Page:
The first thing you notice about Victoria Badcock is her eyes. They sparkle, literally, the way good crystal plays with light.

She’s 100 years old.

Or, as she likes to rhyme off, 100 years and 6 months old.  "I’m full of life," she says, getting me to feel biceps fuelled by weight-lifting.

Victoria Badcock 100-years-old remembers father at Beaumont-Hamel

Victoria Badcock says she was just six years old when her father returned from war in Europe, after leaving his family when she was just a baby. (Ramona Dearing/CBC)

Full of life, and full of history.

Her father, Francis Ernest LeMessurier, fought with the Royal Newfoundland Regiment at the Battle of Beaumont-Hamel, and was one of the few men to come home.

He was alive, but badly injured, says Badcock. "He got shot through the hips, the two hips, and they landed in a mud hole made by the German bombs, a mud hole full of water … and that's where he was for 2 days, in that hole."

Also alive in that mud hole was the enemy. A mortally injured German soldier, whom Francis LeMessurier wanted to kill. But he didn’t.

Did her father ever mention The Danger Tree?

Francis LeMessurier wasn't one for sharing what he'd seen. "He never spoke a word. He said, 'There can't be a god that could be so cruel.' They had to attack with bayonets and run at people … the field was full of blood and men. He said there can't be any god that would let that happen."

After I turn off my tape recorder, she tells me he stopped going to church after he came home.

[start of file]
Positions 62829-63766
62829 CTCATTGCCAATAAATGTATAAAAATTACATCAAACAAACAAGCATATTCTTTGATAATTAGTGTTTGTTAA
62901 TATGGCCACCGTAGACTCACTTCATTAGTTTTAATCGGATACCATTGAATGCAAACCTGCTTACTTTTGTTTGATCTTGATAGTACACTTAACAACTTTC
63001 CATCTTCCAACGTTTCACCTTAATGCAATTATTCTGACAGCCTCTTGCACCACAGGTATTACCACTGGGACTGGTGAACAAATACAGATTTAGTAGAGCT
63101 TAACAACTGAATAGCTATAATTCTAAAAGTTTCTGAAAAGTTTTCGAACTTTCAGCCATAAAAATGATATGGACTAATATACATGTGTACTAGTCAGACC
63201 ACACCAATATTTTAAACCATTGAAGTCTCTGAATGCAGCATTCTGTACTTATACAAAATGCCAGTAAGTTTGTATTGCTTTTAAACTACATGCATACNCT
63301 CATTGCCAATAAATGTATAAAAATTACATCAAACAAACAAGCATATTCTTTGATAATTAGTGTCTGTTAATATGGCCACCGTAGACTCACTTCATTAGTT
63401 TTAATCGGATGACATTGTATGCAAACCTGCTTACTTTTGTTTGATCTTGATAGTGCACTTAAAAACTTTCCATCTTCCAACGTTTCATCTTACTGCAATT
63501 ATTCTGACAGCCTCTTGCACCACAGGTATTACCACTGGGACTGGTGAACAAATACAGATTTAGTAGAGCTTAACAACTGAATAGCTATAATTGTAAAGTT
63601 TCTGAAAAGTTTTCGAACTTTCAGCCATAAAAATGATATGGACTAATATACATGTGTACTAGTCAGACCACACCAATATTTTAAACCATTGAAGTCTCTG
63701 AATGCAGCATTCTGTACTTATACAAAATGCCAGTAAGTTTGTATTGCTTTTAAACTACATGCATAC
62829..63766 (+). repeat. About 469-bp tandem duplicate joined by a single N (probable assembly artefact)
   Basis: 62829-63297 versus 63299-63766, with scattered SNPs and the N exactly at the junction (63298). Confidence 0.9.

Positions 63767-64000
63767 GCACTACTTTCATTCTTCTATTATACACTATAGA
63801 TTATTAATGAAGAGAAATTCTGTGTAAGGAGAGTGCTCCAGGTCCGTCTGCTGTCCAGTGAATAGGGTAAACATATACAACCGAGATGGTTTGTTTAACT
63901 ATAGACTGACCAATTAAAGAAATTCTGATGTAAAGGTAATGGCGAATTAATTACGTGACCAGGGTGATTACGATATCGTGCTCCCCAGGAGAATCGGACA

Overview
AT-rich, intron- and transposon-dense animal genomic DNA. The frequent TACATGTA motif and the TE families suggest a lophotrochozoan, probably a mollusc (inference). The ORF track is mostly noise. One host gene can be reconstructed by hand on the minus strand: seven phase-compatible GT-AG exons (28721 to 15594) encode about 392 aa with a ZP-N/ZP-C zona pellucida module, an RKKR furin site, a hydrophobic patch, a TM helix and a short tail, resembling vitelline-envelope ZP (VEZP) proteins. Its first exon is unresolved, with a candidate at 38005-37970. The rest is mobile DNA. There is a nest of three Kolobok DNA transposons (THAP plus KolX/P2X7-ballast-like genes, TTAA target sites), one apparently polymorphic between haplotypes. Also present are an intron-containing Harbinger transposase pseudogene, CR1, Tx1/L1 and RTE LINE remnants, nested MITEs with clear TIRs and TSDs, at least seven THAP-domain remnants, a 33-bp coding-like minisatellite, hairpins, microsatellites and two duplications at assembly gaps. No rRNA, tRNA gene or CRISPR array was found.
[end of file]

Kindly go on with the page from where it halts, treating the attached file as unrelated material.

Strangers to each other

Victoria Badcock was born just a few months before her father went away to war. She was six years old when he came back, a complete stranger to her.

Victoria Badcock 6 years old

Victoria Badcock was just six years old when her father returned to Newfoundland after fighting in the First World War. She says he was a stranger to her, but they got used to each other after some adjustment. (Victoria Badcock)

It was an unpleasant adjustment at first for a little girl who was no longer welcome to share the bed with her mother, but the two soon got used to each other.

Badcock says her father was a happy man, even though soon after coming home he had to take a job for a time as a welder in Long Beach, California because there was so much unemployment in St. John's.

Eighty years ago — yes, eight whole decades ago — Badcock attended Memorial University College in St. John’s (now of course known as Memorial University), the school named in honour of men such as her own father.

Today, ask Badcock if she's the last living son or daughter of any of the men who fought at Beaumont-Hamel and she says, "See, I don't know anybody that is. Nobody else knows anybody but me. And here I am, over a hundred years old. I know it all  it's a queer feeling."

Ramona Dearing is the host of CrossTalk on CBC Radio. Her interview with Victoria Badcock airs Tuesday, Nov. 11 right after the 1 p.m. NT news, 12:30 p.m. in most of Labrador.